PORT ST. LUCIE, FL – Finally, today, the Mets’ resident Norse god took to the mound.
And he didn’t disappoint.
Noah Syndergaard took the mound and threw 38 pitches with 28 of them for strikes. Although this was his first start of the spring, he looked in midseason form.
“I felt great out there,” Syndergaard said. “It was nice getting out there and getting my feet wet. I was a little amped up, waiting a long way to get on the mound again and compete. But overall, I think it was a pretty solid performance.”
Yes indeed. Unlike the rest of the Fab Four, Syndergaard had little trouble, only allowing a two out double in the third. He was sharp on the day he said he was working on his mechanics and trying to perfect his slider.
It’s early and yes, hope springs eternal, but remember this is Syndergaard’s first spring where he is ensured a spot on the roster. In one year’s time, he went for promising prospect to one of the top power pitchers in baseball, and frankly, he’s only going to get better.
Look at how his two seamer danced around the barrel of the bat today. There was very little solid contact the big righthander staying in command on the mound.
And at 23, he’s just starting out. Matt Harvey may be the bulldog and Jacob deGrom may have more dynamic stuff, they are both in their late 20s and approaching and are in their primes. Matz still is a rookie, but he’s 25.
With that higher ceiling, you have to wonder if “Thor” will be the Mets best pitcher in 2016.
He’s the Mets hardest thrower and has that hammer curve. Add a slider into the mix and watch out.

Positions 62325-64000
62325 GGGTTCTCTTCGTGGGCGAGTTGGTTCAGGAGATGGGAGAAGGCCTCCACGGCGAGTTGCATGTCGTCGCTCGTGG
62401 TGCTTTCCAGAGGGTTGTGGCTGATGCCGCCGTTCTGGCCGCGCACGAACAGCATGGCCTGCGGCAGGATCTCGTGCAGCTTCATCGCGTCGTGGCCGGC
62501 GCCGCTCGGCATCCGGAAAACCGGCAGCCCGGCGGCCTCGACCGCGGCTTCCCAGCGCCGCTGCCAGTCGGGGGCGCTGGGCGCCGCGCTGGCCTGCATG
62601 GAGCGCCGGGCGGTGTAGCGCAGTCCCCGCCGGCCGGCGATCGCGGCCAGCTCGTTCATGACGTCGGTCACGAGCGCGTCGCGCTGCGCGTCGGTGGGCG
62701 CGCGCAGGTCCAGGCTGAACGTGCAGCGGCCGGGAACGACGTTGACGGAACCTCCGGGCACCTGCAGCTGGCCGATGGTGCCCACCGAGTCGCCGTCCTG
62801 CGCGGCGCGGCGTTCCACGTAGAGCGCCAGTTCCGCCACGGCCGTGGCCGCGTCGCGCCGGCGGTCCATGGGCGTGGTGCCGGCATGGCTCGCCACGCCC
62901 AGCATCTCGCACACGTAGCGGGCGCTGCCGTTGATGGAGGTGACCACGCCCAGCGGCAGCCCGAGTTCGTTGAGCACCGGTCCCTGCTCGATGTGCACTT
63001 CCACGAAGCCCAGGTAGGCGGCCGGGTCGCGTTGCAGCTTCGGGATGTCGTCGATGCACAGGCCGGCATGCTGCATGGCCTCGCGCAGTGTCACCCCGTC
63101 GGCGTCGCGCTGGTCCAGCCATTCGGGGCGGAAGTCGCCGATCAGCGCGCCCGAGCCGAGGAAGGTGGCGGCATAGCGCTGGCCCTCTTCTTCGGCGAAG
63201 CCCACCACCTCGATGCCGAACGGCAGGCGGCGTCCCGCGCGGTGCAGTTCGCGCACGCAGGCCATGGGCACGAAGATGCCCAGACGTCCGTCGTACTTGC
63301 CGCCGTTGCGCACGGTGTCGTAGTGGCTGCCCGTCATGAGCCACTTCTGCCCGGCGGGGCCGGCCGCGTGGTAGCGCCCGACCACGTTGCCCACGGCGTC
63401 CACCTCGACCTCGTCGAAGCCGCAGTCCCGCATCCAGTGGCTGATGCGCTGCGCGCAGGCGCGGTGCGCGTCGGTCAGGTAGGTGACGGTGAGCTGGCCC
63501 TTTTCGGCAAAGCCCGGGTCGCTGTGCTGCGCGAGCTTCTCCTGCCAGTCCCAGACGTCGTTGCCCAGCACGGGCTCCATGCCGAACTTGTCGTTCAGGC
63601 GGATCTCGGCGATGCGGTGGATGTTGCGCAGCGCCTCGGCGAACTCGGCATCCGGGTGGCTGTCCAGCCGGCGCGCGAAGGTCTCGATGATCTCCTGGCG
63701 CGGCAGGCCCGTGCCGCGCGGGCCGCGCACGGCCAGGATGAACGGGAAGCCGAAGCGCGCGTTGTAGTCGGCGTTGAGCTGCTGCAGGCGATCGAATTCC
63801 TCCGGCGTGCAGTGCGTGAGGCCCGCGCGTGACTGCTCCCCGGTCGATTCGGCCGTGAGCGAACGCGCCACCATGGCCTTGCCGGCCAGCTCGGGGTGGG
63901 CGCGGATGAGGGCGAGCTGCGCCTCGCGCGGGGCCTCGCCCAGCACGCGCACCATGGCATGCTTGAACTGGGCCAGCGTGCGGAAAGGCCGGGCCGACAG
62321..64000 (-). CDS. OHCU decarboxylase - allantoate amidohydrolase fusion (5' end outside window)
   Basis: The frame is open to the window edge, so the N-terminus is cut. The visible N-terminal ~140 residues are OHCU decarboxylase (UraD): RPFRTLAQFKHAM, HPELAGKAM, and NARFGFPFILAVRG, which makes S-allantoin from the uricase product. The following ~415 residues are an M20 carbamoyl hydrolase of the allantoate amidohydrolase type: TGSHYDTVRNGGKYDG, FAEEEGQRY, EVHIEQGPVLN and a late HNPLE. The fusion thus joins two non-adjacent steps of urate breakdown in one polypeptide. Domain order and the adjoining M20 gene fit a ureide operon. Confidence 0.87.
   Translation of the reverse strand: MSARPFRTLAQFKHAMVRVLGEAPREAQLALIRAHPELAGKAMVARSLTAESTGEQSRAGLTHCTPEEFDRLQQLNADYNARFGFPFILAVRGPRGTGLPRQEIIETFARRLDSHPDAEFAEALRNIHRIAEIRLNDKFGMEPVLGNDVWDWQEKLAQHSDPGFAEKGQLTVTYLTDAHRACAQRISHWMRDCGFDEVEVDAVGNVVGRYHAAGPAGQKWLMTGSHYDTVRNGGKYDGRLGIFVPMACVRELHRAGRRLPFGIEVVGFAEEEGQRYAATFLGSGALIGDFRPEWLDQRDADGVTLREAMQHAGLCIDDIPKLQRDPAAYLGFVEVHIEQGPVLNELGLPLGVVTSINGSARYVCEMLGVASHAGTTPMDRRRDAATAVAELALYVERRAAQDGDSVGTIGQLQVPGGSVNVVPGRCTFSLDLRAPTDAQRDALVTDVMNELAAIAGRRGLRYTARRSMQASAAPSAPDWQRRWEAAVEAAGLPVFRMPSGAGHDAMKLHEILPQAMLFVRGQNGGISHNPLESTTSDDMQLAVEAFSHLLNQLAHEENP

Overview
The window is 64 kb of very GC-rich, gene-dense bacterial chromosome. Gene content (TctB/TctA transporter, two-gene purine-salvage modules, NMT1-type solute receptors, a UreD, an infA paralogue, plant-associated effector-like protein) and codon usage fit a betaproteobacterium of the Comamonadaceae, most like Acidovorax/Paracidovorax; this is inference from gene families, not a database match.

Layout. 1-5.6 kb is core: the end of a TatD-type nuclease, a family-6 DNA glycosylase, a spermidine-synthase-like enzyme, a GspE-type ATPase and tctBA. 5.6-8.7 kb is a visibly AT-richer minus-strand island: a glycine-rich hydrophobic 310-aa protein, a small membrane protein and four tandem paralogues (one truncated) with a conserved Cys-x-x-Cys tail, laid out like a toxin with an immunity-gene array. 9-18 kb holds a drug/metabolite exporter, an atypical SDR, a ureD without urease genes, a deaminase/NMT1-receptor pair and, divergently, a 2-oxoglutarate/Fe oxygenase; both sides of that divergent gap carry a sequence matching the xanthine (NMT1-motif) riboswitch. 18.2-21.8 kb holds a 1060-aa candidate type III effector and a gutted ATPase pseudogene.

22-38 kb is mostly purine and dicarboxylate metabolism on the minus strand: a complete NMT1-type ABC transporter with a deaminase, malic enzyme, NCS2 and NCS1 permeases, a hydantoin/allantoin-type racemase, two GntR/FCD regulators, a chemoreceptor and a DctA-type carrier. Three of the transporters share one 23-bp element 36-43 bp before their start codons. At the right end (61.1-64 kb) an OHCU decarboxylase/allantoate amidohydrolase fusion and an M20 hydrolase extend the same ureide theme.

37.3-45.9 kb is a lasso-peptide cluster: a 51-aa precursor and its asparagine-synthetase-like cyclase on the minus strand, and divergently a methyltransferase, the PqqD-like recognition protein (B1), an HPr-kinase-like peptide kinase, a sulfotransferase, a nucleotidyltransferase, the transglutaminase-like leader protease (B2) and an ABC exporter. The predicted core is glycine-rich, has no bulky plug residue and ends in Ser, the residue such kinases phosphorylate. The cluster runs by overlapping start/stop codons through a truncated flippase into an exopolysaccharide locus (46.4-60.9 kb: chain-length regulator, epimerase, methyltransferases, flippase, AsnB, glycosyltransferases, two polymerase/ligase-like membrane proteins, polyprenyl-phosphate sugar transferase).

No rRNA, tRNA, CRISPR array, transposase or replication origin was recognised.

“I feel like my mechanics are pretty on point right now,” he said. “Being able to work with Dan (Warthen) day in and day out is a true blessing and I owe a lot of thanks to him. I am pretty pleased with the way my breaking pitches came across today.”
Last season, Syndergaard got stronger as the season went along. He looked like an entirely different pitcher in September and October than he did in June and July. There’s a certain confident and bravado about him, which could be deadly for the National League.
“He learned a lot and learned fast in the major leagues,” said manager Terry Collins. “He asked a lot of questions and he asked the right questions. And he got better. He come into this knwoing he is a big league pitcher. Because he asks, he knows he has to work on some stuff. He goes about his job the right way. There is always a debate on who will be the best and this guy has a chance.”
And that’s what is getting everyone so excited. An unleashed “Thor” pitching with high confidence could make him the best pitcher on the staff. His stuff is becoming as dynamic deGrom’s and the Royals learned last year in the World Series that he has Harvey’s same bull dog mentality.
Add to that his 100 m.p.h fastball and you have the formula for a future Cy Young award recipient and a 20-game winner.
He could be dominant. He could be that good.
No one knows who will be the best of the Fab Four, but don’t be surprised if the Mets’ resident Norse god is by the end of the season.